‘Most chronic pain is a manifestation of unresolved or avoided emotional turmoil...’
I recently represented Hoffman as one of the sponsors of the SIRPA (Stress Illness Recovery Practitioner’s Association) conference on Chronic Pain and the Role of Emotions.
The day at the Royal Society of Medicine brought together expertise from both the scientific and the therapeutic community to make exciting connections. In particular, the conference focused on the important link between adverse childhood events (ACE), emotions and chronic pain. Research is increasingly demonstrating that stress, trauma and abuse in childhood can play a role in the later development of chronic pain. During the conference, spinal surgeon and Hoffman graduate Dr David Hanscom presented evidence showing a strong connection between emotions and physical pain, with pain pathways becoming etched into the brain and intertwined with the emotional circuits. Award-winning science journalist Donna Jackson Nakazawa also established how our early chronic stressors shape our biology in ways that pre-determine our adult health, especially in relationship to pain.
The most impactful aspects of the conference from Hoffman’s perspective were the sessions on managing and healing chronic pain. As David Hanscom detailed, the key is in the engagement with awareness, hope, forgiveness and play, concepts very closely aligned with the theory underpinning the work of Hoffman. Bob Hoffman believed that our early upbringing has a profound effect on our lives. He recognised that as children we unconsciously adopt the negative behaviours, belief systems, moods, attitudes and insecurities of our caregivers in order to be loved. The cycle of these patterns of behaviour passing from generation to generation is only broken when we recognise and integrate them. Bob’s theory that adverse childhood events can lead to challenges in adulthood – including chronic pain – is supported by the in-depth research that was so convincingly and professionally presented at SIRPA.
The Healing Cycle
The information on successful treatment measures shared at the conference links very closely with the work that’s being done at the Hoffman Institute. As the researchers demonstrated, the key elements of healing from chronic pain are:
The Hoffman Process teaches students how to release and resolve persistent negative behavioural patterns of feeling unloved and unlovable. We examine the major influences on our lives, trace the root of the adopted negativity, and release any pain, grief, anger, shame or resentment that has been stored there. The ultimate aim of the Process is to help everyone reach forgiveness and acceptance for themselves and others. This allows for a more compassionate approach to personal relationships and family life. The SIRPA conference further reinforced the importance of this work in healing from pain.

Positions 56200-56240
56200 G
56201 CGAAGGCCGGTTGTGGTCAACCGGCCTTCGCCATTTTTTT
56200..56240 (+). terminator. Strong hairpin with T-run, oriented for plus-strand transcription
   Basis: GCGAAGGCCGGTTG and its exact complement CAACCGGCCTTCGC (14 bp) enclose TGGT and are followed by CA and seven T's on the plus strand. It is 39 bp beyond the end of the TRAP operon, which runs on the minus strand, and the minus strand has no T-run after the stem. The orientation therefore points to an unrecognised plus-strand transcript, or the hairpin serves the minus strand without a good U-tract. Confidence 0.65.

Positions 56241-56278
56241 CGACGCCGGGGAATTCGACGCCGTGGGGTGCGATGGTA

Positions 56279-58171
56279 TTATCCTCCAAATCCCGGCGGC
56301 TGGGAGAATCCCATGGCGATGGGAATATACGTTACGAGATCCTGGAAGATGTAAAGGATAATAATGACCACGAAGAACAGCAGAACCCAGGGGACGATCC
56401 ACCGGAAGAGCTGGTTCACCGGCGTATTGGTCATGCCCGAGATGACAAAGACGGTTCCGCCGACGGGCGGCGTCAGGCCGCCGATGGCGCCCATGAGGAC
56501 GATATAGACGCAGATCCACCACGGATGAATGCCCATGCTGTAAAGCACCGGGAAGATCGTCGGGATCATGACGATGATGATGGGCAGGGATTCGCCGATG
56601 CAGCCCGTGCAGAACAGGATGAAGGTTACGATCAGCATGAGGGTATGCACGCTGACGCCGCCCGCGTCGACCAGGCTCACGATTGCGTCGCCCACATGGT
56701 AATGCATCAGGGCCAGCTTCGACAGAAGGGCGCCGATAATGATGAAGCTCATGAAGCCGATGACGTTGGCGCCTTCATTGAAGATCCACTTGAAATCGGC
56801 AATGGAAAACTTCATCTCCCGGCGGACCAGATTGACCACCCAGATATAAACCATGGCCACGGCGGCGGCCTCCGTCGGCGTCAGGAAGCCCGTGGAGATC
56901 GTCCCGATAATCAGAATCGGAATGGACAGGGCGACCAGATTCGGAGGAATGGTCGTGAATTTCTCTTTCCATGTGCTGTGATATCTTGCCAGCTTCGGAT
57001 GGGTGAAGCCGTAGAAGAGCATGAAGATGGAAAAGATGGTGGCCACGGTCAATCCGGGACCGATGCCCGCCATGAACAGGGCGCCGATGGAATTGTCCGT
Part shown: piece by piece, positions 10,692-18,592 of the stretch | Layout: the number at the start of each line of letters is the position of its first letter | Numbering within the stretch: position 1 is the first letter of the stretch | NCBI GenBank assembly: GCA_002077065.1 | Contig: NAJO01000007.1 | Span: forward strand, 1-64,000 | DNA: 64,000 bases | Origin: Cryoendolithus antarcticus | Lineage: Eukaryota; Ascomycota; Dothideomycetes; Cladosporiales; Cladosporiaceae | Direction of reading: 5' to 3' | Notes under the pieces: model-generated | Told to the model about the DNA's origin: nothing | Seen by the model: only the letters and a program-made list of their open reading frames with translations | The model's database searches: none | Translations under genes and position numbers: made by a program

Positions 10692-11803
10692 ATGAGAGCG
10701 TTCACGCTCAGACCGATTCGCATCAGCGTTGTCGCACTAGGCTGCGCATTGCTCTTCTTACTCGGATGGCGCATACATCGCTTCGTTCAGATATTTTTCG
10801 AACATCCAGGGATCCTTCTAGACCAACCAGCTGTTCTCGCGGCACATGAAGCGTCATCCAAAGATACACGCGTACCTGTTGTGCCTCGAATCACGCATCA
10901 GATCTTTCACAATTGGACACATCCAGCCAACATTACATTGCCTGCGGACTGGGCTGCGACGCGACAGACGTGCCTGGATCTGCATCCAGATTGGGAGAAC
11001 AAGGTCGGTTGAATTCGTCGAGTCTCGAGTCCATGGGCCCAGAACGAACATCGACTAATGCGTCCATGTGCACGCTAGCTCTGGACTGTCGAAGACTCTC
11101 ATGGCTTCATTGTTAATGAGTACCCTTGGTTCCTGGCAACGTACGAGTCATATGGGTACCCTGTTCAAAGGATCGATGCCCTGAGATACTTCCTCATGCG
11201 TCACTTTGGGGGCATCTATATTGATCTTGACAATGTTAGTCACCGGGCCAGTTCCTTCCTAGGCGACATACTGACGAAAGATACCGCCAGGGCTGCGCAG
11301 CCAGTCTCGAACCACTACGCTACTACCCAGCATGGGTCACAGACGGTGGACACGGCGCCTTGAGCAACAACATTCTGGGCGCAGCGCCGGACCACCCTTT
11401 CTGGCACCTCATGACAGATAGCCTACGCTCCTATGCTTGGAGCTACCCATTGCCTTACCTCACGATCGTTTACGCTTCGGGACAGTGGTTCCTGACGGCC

In the words of a recent Hoffman Graduate: ‘I’ve been in horrendous pain with a back problem which I have had for years following a few riding accidents. It’s debilitating, draining and constricting and leaves me feeling depressed and tired every single day. Day 3 on Process and after bashing on my negative patterns (an expressive exercise), the pain started to subside. Each morning since (I finished the Process) it has been gradually improving and this morning on waking, instead of rolling out of bed very gently in agonising pain, I have NO pain whatsoever which is nothing short of a miracle. I’m absolutely delighted I don’t have to spend any more money on chiropractors, physiotherapists, osteopaths. I can move around more freely and this morning bounded down the stairs instead of creaking down one at a time. My blocked pain of not being able to forgive myself and be compassionate and loving towards myself has subsided and left. I’ve let it go. I feel free.’
We hope that SIRPA continues to reach more and more people, helping them to make these vital links. It will take all our collaborative efforts if we’re to create a future different to our past.
You can read more about the science behind the Hoffman Process here. Guidelines for therapists and medical practitioners who are considering referring a client to Hoffman are here, or you’re welcome to call the office and schedule a call with one of our enrolment team on (+44)1903 889 990.